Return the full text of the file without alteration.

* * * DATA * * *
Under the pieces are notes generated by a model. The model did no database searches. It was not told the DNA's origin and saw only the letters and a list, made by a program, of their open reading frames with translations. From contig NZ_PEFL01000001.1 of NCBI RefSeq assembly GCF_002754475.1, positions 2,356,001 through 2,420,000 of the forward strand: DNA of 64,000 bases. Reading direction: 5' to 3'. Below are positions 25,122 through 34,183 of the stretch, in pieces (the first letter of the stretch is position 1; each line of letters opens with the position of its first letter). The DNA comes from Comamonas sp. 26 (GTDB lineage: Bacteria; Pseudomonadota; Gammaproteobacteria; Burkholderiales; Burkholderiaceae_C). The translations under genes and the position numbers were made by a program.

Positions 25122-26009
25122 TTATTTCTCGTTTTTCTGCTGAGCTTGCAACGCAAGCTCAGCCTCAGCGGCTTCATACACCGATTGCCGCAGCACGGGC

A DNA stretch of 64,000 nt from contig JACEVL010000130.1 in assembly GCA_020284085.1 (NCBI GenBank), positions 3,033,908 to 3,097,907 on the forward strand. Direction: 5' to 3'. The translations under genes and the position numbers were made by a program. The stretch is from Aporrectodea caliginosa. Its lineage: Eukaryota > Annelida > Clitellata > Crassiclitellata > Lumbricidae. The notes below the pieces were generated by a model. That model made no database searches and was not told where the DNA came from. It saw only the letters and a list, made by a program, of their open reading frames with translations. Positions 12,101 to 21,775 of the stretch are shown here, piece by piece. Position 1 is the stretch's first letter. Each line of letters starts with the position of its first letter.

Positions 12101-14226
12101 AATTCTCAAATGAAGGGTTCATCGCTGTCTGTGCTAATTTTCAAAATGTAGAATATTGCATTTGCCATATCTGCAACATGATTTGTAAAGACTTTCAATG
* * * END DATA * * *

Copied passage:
Under the pieces are notes generated by a model. The model did no database searches. It was not told the DNA's origin and saw only the letters and a list, made by a program, of their open reading frames with translations. From contig NZ_PEFL01000001.1 of NCBI RefSeq assembly GCF_002754475.1, positions 2,356,001 through 2,420,000 of the forward strand: DNA of 64,000 bases. Reading direction: 5' to 3'. Below are positions 25,122 through 34,183 of the stretch, in pieces (the first letter of the stretch is position 1; each line of letters opens with the position of its first letter). The DNA comes from Comamonas sp. 26 (GTDB lineage: Bacteria; Pseudomonadota; Gammaproteobacteria; Burkholderiales; Burkholderiaceae_C). The translations under genes and the position numbers were made by a program.

Positions 25122-26009
25122 TTATTTCTCGTTTTTCTGCTGAGCTTGCAACGCAAGCTCAGCCTCAGCGGCTTCATACACCGATTGCCGCAGCACGGGC

A DNA stretch of 64,000 nt from contig JACEVL010000130.1 in assembly GCA_020284085.1 (NCBI GenBank), positions 3,033,908 to 3,097,907 on the forward strand. Direction: 5' to 3'. The translations under genes and the position numbers were made by a program. The stretch is from Aporrectodea caliginosa. Its lineage: Eukaryota > Annelida > Clitellata > Crassiclitellata > Lumbricidae. The notes below the pieces were generated by a model. That model made no database searches and was not told where the DNA came from. It saw only the letters and a list, made by a program, of their open reading frames with translations. Positions 12,101 to 21,775 of the stretch are shown here, piece by piece. Position 1 is the stretch's first letter. Each line of letters starts with the position of its first letter.

Positions 12101-14226
12101 AATTCTCAAATGAAGGGTTCATCGCTGTCTGTGCTAATTTTCAAAATGTAGAATATTGCATTTGCCATATCTGCAACATGATTTGTAAAGACTTTCAATG